North Wiltshire Methodist Circuit

We are a discipleship movement shaped for mission

The first time I watched the film Groundhog Day I knew I was adding a new favourite to my list. TV weatherman Phil Connors (Bill Murray) is scheduled for the fifth year in a row, to cover the February 2nd Groundhog Day ceremonies in Punxsutawney, Pennsylvania, an assignment he truly despises. Waking the following morning to return home, he is incredulous that it’s February 2nd - again!  Gradually over successive re-runs of the day, Phil moves from bafflement to frustration, to self-centred hedonism and then into despair and suicide. He tries to tell his producer, Rita (Andie MacDowell), who is - reasonably enough - rather sceptical. Phil claims to Rita that he's “a god, not THE God, but a god” and hearing her gentle rebuff, he realises he wants more from life. He tries chasing Rita in a self-centred way - and fails multiple times; eventually he lives a day entirely for other people's benefit - and then the most extraordinary thing happens… If you’ve never seen the film, I commend you to have a look.
 So what? This year’s February 2nd was a remarkable palindrome 02022020, but seeing - and living - life the same backwards and forwards, day after day truly is the route to frustration and despair. The Old Testament writer of the book of Ecclesiastes examines many things people chase after and declares them to be “meaningless” no less than 33 times! Then in a remarkable turnround comments, “[God] has made everything beautiful in its time. He has also set eternity in the human heart; yet no one can fathom what God has done from beginning to end.” (Ecclesiastes 3:11) - I wonder, where are you looking for meaning, truth and fulfilment?
This year’s Groundhog Day came at the end of a remarkable week. Monday January 27th was the 75th anniversary of the liberation by Russians troops of the infamous Auschwitz concentration camp in Poland. The ceremonies to mark the anniversary were a potent reminder of the horror of fanatical and misguided prejudice worked out into political philosophy and practice and the human consequence is undiminished with the passing of time. However, as the last survivors of the death camps diminish in number, the increasing legacy of those who have turned their backs on sectarian attitudes reminds us that leaning the lessons of history can lead to a better world for all its peoples.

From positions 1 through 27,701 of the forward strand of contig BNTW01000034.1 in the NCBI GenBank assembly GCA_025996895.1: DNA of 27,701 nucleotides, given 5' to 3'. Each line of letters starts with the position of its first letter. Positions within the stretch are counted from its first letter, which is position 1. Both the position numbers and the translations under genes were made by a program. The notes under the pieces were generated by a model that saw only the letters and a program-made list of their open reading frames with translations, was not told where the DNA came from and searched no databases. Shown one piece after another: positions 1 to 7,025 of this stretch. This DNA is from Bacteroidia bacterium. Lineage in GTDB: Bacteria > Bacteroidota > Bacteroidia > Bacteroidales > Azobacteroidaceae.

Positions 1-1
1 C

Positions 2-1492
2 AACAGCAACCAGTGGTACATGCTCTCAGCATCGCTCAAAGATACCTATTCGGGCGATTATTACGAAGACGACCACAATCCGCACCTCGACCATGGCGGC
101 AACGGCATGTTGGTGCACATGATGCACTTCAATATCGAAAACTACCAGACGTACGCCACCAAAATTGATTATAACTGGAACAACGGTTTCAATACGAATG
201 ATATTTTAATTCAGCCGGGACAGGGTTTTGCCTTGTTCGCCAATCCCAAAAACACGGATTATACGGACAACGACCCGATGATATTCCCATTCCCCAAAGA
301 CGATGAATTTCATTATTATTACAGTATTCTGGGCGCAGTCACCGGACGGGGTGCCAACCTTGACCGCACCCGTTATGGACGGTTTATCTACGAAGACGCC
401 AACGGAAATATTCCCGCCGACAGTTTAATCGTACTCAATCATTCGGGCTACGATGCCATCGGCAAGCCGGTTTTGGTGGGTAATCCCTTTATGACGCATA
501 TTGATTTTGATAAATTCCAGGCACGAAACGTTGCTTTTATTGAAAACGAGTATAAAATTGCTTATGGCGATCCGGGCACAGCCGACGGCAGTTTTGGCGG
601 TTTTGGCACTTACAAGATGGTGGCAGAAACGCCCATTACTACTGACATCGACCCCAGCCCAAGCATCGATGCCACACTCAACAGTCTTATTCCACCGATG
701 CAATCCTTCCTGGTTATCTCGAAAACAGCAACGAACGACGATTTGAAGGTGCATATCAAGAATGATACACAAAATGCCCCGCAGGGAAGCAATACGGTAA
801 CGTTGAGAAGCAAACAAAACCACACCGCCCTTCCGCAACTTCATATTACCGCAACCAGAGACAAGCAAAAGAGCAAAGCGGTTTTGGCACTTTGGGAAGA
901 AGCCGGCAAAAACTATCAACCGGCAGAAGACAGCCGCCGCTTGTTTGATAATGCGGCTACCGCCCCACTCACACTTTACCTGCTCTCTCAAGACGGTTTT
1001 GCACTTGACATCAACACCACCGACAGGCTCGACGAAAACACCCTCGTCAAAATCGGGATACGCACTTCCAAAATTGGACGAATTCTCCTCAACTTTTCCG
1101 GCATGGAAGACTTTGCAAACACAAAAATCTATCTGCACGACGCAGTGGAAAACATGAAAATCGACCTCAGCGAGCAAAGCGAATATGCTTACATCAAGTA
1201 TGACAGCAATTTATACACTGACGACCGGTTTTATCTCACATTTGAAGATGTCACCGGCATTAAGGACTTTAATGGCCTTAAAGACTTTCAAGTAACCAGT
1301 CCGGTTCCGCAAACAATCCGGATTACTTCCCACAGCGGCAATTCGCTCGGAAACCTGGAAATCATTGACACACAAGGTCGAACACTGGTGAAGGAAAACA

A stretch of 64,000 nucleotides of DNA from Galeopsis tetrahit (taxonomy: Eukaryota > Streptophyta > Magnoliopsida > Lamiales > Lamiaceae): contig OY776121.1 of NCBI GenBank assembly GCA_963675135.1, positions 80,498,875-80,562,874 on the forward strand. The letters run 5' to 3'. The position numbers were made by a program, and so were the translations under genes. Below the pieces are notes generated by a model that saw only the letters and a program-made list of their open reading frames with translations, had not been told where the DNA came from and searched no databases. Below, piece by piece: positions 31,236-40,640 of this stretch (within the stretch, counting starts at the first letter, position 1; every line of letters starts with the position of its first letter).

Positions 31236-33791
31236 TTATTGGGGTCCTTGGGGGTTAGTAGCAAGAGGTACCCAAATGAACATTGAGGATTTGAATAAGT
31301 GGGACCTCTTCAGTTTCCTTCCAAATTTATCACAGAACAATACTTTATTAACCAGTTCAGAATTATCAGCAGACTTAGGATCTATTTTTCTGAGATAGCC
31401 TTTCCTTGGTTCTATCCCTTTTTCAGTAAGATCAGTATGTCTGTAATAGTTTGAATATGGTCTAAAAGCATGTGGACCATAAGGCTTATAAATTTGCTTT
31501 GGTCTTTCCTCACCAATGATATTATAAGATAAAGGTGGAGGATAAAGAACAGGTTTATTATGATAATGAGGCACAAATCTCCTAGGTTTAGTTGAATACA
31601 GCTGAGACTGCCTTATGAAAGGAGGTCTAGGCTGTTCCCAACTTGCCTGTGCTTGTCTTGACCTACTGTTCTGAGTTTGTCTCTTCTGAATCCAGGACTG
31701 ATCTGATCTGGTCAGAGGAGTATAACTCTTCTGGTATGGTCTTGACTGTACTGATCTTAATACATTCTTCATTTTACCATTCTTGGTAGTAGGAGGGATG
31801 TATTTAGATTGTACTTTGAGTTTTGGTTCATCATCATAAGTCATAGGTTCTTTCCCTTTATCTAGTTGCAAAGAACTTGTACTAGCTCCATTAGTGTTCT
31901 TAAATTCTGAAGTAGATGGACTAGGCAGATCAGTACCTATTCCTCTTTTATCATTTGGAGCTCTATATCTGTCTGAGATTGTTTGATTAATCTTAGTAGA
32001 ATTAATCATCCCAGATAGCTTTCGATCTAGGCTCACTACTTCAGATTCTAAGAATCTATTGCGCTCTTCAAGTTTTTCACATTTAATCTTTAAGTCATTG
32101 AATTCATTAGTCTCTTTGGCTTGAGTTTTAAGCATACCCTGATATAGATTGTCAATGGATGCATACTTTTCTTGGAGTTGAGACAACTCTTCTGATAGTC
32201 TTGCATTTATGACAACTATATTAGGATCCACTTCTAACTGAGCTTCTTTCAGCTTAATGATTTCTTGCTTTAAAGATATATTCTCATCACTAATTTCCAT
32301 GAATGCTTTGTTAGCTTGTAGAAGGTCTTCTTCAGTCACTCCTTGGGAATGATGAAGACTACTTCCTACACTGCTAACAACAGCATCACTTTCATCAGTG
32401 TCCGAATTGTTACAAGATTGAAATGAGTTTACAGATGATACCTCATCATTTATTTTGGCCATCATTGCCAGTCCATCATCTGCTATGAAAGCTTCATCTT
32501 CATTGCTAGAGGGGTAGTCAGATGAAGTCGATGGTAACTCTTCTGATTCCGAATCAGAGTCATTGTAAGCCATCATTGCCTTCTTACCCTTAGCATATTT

However, the creation of the modern state of Israel in 1948 did not lead to an endless story of progress and harmony - indeed it has been in conflict with its neighbours almost continuously - with wrong on both sides. As the past week continued, The United States Government proposed a plan aimed at ending the hostility between Israeli and Palestinian people; whether escape from a seemingly endless cycle of animosity can be accomplished and the intended outcome of peaceful co-existence will come to fruition is far from certain - no matter how much it is desired by all concerned. There are always choices to be made and St. Paul called Israel to harken to God’s calling to become part of His new community of those redeemed and transformed from old antagonisms (Romans 11:25-27).
Finally on Friday 31st January, The United Kingdom took a decisive step along the journey of leaving the European Union. Regardless of your view of this matter, it is a reminder that the only version of history we can ever know is the path that is taken, rather than the one that is not. All of us, whether instinctively “Leavers” or “Remainers” now need to live in the present and future reality we meet and shape. Writing to the first Christians in Europe, nearly 1900 years ago St.Paul challenged them to rise above self-interest and partisan gain and recognise how destructive they can be. He puts it pretty strongly before seeking to inspire them to follow a new, more wholesome and fulfilling path, “Their mind is set on earthly things. But our citizenship is in heaven. And we eagerly await a Saviour from there, the Lord Jesus Christ, who, by the power that enables him to bring everything under his control, will transform our lowly bodies so that they will be like his glorious body.” (Philippians 3:19-22).

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In all areas of our private personal or public life, how willing are we to break the ultimately self-destructive cycles we follow and allow ourselves to discover the risky, but exciting adventure of allowing Jesus to lead us into the future with His clarion call, “The thief comes only to steal and kill and destroy; I have come so that they may have life, and may have it abundantly.” (John 10:10).

Many Blessings,
 David Miller.